HOW MANY ACTIVE OIL AND GAS WELLS ARE THERE IN COLORADO?
A) 28,000 B) 60,000 C) 130,000
Answer: B) 60,000
Hydraulic fracturing, or “fracking”, injects high-pressure “fracking fluid” (typically made up of water, sand, and other chemicals) into a wellbore to fracture deep-rock formations through which natural gas, petroleum, and brine will flow more freely.
When trying to determine water use in fracking operations, the numbers can be difficult to generalize. As the U.S. Geological Survey notes:
“There isn’t really a “typical” fractured well because the amount of water used depends on the rock formation, the operator, whether the well is vertical or horizontal, and the number of portions (or stages) of the well that are fractured. In addition, some water is recycled from fluids produced by the well, so the net consumption might be smaller at sites that recycle.”
Water use per well can be anywhere from about 1.5 million gallons to about 16 million gallons.
The Colorado state government reports 1 to 5 million gallons of water are used per well fracked in the state, or approximately 3 to 15 acre-feet. As of May 2017, approximately 60,000 oil and gas wells were active with an additional 20,000 abandoned in Colorado.
One acre-foot of water is typically enough for 2-3 households for one year and equals approximately 326,000 gallons of water. For comparison, the Cherry Creek Reservoir has a storage capacity of 13,960 acre-feet.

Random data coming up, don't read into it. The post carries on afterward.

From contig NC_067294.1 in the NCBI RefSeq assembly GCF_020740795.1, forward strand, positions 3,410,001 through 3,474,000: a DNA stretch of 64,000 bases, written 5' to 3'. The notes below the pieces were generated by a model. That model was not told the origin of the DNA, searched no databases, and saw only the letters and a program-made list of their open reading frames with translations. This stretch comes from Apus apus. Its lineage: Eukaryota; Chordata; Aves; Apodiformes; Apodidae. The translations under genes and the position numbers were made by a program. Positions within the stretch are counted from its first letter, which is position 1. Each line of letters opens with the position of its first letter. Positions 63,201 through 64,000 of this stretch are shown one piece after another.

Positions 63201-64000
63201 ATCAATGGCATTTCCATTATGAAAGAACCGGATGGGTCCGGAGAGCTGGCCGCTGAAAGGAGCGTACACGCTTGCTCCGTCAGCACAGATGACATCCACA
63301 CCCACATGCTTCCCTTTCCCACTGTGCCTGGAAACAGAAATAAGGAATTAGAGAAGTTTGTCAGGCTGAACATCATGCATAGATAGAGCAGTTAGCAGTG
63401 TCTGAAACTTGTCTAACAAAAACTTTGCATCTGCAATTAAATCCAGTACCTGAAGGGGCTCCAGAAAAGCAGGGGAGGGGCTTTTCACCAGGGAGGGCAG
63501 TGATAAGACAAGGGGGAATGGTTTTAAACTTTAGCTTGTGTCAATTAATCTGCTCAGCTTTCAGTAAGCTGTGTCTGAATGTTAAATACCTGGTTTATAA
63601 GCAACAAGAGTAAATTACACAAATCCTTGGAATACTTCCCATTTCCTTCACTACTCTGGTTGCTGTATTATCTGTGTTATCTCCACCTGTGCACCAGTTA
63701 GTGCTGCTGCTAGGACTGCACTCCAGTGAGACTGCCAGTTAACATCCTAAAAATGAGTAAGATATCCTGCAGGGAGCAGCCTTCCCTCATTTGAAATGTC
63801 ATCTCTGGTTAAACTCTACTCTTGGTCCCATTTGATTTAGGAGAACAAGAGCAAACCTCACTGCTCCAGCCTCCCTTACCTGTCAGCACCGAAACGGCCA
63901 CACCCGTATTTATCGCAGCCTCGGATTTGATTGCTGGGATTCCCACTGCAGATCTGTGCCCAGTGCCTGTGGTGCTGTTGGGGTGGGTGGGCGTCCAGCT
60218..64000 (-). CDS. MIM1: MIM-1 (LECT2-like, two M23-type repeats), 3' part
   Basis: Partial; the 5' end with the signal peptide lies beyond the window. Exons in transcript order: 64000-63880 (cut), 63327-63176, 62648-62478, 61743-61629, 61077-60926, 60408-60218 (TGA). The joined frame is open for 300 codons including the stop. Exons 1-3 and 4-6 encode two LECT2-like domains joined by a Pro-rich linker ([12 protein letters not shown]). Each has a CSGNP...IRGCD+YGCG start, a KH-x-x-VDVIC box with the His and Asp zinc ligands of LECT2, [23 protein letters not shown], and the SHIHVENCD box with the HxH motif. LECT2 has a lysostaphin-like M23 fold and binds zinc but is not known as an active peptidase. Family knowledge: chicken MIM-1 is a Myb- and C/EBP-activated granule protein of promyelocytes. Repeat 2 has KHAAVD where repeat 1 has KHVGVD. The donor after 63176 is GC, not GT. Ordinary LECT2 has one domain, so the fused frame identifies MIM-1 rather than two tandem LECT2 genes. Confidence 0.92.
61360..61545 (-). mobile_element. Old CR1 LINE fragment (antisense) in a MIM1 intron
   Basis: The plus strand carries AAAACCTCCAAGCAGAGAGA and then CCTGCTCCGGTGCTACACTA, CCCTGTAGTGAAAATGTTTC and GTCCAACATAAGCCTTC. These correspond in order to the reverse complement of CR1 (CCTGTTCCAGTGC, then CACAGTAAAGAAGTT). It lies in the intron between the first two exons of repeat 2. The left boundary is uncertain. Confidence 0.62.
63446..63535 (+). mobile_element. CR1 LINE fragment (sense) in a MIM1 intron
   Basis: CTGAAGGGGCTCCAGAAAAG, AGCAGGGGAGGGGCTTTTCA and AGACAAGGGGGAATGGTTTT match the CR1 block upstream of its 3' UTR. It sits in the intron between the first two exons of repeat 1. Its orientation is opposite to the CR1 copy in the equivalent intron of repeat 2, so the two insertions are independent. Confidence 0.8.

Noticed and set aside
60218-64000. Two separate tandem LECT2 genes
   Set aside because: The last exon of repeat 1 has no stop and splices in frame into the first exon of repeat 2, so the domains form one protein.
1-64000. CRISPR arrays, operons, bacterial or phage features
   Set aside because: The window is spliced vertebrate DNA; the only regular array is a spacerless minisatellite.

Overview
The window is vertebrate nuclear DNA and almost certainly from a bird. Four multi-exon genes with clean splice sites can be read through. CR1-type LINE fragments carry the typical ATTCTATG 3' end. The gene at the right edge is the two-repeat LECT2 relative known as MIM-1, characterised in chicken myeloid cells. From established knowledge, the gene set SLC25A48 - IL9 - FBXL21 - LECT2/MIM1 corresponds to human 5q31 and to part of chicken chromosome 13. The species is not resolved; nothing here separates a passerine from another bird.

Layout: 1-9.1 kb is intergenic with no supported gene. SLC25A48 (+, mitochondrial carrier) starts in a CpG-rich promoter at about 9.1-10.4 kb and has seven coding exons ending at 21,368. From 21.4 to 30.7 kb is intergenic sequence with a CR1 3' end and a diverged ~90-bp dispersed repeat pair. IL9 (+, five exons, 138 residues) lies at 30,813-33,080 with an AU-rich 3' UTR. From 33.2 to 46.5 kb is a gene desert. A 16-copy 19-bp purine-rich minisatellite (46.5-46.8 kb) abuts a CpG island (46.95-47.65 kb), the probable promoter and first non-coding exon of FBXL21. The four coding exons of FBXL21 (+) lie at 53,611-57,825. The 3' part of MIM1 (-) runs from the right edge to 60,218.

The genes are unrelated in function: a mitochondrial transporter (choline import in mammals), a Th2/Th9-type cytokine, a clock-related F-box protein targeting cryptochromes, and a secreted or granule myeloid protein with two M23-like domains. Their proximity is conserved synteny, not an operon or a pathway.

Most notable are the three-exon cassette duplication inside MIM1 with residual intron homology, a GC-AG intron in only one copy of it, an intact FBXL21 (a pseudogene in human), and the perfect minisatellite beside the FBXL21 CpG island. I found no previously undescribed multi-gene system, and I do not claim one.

A 2010 report prepared jointly by the Colorado Division of Water Resources, the Colorado Water Conservation Board, and the Colorado Oil and Gas Conservation Commission found water used for fracking in 2010 was slightly less than one-tenth of one percent of the total water used in Colorado. In 2015, the report predicted, the water use was projected to increase by 4,800 acre-feet to slightly more than one-tenth of one percent of the total water used.
The report notes, however, that the predictions are tentative and based on the following assumptions:
The demand for new gas wells will remain relatively flat.
The number of drilling rigs in the state will remain relatively flat.
The number of wells drilled will remain relatively flat because of rig count.
The number of horizontal oil wells drilled will increase approximately 20% each year.
The number of vertical wells drilled will decrease proportionally with the increase in horizontal wells drilled.
For context, the following charts present other water use sources in the state.
While these are the most recent numbers available for Colorado, a 2018 Duke University study found “water use for hydraulic fracturing and wastewater production in major shale gas and oil production regions has increased; from 2011 to 2016, the water use per well increased up to 770%.”
If Colorado fracking water use met the findings of the study, it would put 2016 fracking water use at 130,500 acre-feet compared to 2011’s 15,000 acre feet. According to currently available data, if Colorado fracking water use increased 770%, fracking water would still account for less than one percent of total statewide water use.